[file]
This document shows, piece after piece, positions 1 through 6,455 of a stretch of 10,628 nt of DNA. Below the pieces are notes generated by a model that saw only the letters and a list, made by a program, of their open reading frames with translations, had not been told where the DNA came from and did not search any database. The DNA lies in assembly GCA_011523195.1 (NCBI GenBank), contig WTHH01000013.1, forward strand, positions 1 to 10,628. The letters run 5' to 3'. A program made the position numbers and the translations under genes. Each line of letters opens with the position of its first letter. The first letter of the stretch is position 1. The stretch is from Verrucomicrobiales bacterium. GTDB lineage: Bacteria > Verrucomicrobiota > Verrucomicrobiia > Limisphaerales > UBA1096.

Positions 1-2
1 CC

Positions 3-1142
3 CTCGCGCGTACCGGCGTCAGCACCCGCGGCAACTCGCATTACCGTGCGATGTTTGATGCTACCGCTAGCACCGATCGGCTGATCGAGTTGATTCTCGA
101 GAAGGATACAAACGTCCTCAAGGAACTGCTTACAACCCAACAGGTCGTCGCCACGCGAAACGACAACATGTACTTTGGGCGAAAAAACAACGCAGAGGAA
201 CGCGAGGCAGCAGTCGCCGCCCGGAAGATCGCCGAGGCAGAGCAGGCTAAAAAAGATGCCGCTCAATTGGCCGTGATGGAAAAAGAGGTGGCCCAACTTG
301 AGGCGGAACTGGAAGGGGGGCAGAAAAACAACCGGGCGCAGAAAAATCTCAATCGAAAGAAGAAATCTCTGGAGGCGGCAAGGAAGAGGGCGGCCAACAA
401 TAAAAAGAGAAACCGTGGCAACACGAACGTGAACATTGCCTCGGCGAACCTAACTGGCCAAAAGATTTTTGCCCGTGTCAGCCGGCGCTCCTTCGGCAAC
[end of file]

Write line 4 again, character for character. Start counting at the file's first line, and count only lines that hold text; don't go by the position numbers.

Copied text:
Positions 3-1142